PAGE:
Western company tried to shift surveillance tools to oppressive governments, leak suggests
Surveillance tools in themselves are often enough to evoke unease. But Circinus, a defence contractor headed by noted Trump supporter Elliott Broidy, has taken it one step further, vying to sell them to oppressive regimes, claims a new report by the The Intercept.
The accused’s reputation precedes him; Broidy has previously been convicted of state bribery, and is known for being a top Trump fundraiser. And now he’s got one more dubious undertaking to add to his roster. The Intercept has obtained documents ostensibly originating from Circinus, Broidy’s firm, which show the company’s plans to shift surveillance tools to repressive governments, including those in the United Arab Emirates, Tunisia, Romania and Cyprus.
Circinus is, somewhat predictably, a bit of a closed book. Its website is peppered with jargon and acronyms, presumably to throw critics off the scent; I doubt even its deployer understands the phrase “analyse Open Source Information in order to get the most actionable Open Source Information and the other proprietary data”. This kind of trickery harks back to the days of GCSE English Literature, when you’d enter Human Thesaurus Mode to cover up the fact that you hadn’t actually read Of Mice and Men.
Meanwhile, Circinus’ tools are reported to harvest social media sites like Facebook and Twitter, with the capacity to identify “detractors”. Reading between the no-so-cryptic lines, this means political dissidents.
The software only pertains to publicly available data (makes you rethink that open profile on Instagram, doesn’t it?) but could conceivably be used to punish regime critics en masse. This objective jars with the company’s ostensibly protectionist – and patriotic – mission statement: “Are you a patriot determined to keep our country – both government and private industry – safe?” it demands to know. Meanwhile, its client list reads like a who’s-who of the hawkish wings of US government, from the special forces and military intelligence to Homeland Security.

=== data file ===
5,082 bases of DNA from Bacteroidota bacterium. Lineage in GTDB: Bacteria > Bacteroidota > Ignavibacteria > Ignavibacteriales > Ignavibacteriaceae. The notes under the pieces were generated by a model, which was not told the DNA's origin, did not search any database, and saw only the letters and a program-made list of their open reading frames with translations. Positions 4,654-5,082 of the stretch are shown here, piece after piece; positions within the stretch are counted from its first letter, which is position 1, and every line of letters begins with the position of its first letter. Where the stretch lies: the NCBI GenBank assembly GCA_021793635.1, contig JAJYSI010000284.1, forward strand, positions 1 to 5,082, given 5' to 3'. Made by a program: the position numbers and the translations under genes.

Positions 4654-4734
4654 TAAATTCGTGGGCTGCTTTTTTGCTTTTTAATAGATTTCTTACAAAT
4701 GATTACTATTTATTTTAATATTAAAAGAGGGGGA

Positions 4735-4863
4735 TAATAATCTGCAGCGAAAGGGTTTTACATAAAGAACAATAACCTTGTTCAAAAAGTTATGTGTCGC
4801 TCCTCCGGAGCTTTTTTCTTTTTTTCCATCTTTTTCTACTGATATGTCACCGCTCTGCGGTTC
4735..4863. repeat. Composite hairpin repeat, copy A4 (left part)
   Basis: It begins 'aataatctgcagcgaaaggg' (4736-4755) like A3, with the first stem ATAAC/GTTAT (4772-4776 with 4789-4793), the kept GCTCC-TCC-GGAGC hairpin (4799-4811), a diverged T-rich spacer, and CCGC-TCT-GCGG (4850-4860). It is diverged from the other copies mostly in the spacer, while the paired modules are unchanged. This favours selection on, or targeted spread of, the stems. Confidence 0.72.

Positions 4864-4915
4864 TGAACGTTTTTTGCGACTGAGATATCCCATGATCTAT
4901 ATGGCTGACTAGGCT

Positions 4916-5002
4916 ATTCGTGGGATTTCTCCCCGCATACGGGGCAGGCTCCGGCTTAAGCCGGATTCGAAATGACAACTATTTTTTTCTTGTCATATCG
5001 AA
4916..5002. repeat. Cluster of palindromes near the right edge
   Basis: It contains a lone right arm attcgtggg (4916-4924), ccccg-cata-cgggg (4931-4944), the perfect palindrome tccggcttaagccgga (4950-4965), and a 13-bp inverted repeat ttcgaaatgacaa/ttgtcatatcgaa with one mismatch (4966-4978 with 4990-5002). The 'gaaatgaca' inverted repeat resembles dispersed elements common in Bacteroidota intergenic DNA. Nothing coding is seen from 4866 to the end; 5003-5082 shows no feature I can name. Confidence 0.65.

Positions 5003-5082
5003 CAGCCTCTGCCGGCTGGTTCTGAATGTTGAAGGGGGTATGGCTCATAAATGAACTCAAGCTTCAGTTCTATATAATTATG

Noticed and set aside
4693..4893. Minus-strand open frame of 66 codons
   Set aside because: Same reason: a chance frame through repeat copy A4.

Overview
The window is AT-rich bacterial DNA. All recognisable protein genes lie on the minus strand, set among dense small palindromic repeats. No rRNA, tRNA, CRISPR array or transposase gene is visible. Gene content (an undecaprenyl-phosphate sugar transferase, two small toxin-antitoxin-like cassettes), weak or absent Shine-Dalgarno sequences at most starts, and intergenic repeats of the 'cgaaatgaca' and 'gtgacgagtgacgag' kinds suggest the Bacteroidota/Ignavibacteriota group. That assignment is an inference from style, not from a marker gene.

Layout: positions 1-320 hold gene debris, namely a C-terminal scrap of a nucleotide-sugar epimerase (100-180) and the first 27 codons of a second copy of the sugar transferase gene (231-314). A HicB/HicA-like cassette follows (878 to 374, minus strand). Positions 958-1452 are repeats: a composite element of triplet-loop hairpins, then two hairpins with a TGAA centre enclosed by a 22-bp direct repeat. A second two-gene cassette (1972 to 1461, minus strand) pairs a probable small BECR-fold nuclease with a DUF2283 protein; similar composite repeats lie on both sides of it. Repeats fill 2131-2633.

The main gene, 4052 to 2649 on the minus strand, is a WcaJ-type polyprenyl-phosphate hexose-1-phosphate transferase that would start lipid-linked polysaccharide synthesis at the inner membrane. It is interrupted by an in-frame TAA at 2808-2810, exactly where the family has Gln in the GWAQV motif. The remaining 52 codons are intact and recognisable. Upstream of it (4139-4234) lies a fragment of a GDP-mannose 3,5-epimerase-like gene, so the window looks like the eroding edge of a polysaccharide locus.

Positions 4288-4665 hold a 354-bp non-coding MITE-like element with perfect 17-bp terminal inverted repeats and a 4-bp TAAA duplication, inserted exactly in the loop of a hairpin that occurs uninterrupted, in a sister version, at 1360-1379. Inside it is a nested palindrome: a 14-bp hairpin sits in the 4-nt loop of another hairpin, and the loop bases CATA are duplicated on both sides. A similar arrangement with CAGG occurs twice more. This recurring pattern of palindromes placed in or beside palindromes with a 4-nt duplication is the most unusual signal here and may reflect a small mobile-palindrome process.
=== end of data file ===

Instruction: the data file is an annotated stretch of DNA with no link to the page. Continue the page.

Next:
Now, the governments of Romania, Tunisia and the UAE could join the lineup, following The New York Times’ March 2018 allegations that the countries are prospective buyers. The Times’ report details meetings between Broidy and state officials from the aforementioned, in addition to purported correspondence between the Trump cheerleader and others regarding his endeavours to win over the UAE.
Many of the countries reportedly targeted suffer from flawed human rights records, making any potential safeguards against internal surveillance pretty null and void. When Trump supporters from the Land of the Free become enablers of this kind of state-sponsored monitoring, we’ve got to ask ourselves whether America needs a serious rebrand.
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